With tornado outbreaks in the South, Christmas temperatures that sent trees into bloom in Central Park, drought in parts of Africa and historic floods drowning the old industrial cities of England, 2015 is closing with a string of weather anomalies all over the world.

The year, expected to be the hottest on record, may be over at midnight Thursday, but the trouble will not be. Rain in the central United States has been so heavy that major floods are beginning along the Mississippi River and are likely to intensify in coming weeks. California may lurch from drought to flood by late winter. Most serious, millions of people could be threatened by a developing food shortage in southern Africa.

Scientists say the most obvious suspect in the turmoil is the climate pattern called El Niño, in which the Pacific Ocean for the last few months has been dumping immense amounts of heat into the atmosphere. Because atmospheric waves can travel thousands of miles, the added heat and accompanying moisture have been playing havoc with the weather in many parts of the world.

But that natural pattern of variability is not the whole story. This El Niño, one of the strongest on record, comes atop a long-term heating of the planet caused by mankind's emissions of greenhouse gases. A large body of scientific evidence says those emissions are making certain kinds of extremes, such as heavy rainstorms and intense heat waves, more frequent.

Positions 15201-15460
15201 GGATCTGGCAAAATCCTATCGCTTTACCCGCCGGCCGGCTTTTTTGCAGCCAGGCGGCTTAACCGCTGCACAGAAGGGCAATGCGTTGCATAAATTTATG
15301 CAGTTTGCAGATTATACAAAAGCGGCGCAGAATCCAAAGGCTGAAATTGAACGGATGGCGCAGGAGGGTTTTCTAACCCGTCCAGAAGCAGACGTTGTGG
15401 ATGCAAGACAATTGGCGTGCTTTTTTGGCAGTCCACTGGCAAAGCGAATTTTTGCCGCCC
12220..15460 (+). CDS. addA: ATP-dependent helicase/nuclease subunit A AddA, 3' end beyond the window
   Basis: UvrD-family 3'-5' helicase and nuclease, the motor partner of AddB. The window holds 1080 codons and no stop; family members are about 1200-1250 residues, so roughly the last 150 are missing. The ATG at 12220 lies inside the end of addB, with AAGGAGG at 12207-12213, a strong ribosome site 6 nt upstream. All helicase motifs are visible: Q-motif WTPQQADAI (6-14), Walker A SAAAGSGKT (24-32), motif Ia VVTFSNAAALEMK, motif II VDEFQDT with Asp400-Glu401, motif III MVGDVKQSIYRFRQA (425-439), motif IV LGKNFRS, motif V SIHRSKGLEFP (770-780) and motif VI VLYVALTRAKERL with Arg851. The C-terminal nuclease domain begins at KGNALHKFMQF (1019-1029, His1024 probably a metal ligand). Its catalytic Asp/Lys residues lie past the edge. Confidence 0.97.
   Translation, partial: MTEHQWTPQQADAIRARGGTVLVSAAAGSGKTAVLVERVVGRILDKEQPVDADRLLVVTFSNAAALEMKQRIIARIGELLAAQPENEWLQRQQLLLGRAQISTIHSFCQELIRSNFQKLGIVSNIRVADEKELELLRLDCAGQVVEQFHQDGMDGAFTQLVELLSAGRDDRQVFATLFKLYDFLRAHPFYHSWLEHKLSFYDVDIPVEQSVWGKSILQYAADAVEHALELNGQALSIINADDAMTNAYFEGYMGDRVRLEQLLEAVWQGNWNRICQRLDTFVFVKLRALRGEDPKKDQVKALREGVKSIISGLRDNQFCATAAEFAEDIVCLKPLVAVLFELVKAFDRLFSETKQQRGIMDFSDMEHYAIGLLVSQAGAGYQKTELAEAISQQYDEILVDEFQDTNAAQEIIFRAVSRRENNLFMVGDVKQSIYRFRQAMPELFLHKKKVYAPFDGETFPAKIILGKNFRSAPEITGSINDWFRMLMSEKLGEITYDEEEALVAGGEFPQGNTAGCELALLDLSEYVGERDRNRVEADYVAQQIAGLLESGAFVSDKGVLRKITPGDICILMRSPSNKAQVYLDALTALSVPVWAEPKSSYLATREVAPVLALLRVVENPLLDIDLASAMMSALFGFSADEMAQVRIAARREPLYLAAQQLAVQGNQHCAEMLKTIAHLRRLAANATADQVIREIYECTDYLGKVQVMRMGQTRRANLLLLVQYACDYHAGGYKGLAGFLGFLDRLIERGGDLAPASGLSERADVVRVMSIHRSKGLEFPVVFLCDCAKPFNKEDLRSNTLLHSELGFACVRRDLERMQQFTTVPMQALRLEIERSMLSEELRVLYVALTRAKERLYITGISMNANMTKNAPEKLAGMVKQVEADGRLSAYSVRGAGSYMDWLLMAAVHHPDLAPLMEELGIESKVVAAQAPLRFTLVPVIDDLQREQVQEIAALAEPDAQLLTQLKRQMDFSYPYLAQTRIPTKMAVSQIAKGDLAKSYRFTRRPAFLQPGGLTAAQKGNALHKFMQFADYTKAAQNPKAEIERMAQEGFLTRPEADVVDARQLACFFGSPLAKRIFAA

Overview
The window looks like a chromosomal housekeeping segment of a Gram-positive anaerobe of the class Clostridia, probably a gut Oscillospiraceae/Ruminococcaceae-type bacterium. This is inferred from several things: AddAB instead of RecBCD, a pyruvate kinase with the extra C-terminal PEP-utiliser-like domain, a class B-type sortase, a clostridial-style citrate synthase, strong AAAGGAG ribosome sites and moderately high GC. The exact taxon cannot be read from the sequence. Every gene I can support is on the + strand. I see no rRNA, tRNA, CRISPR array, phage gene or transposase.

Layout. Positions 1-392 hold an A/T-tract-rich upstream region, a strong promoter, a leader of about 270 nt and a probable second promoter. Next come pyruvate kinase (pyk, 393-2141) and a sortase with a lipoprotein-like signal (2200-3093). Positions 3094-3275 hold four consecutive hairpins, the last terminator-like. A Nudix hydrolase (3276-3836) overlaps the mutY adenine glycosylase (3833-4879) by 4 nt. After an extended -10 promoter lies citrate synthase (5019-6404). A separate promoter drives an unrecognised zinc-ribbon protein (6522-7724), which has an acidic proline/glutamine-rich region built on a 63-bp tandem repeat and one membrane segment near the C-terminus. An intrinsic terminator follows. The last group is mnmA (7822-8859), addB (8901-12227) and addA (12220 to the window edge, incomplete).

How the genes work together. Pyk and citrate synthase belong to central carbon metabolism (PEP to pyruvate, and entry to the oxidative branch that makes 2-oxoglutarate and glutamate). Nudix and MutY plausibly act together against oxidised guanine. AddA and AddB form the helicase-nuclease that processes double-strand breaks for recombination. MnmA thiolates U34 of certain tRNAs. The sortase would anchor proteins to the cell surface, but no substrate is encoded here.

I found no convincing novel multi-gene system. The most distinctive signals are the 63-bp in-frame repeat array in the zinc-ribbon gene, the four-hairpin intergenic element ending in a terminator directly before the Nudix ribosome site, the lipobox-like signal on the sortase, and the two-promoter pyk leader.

Coincidence or not, every kind of trouble that the experts have been warning about for years seems to be occurring at once.

"As scientists, it's a little humbling that we've kind of been saying this for 20 years now, and it's not until people notice daffodils coming out in December that they start to say, 'Maybe they're right,' " said Myles R. Allen, a climate scientist at Oxford University in Britain.

Dr. Allen's group, in collaboration with American and Dutch researchers, recently completed a report calculating that extreme rainstorms in the British Isles in December had become about 40 percent more likely as a consequence of human emissions. That document - inspired by a storm in early December that dumped stupendous rains, including 13 inches on one town in 24 hours - was barely finished when the skies opened up again.

Emergency crews have since been scrambling to rescue people from flooded homes in Leeds, York and other cities. A dispute has erupted in Parliament about whether Britain is doing enough to prepare for a changing climate.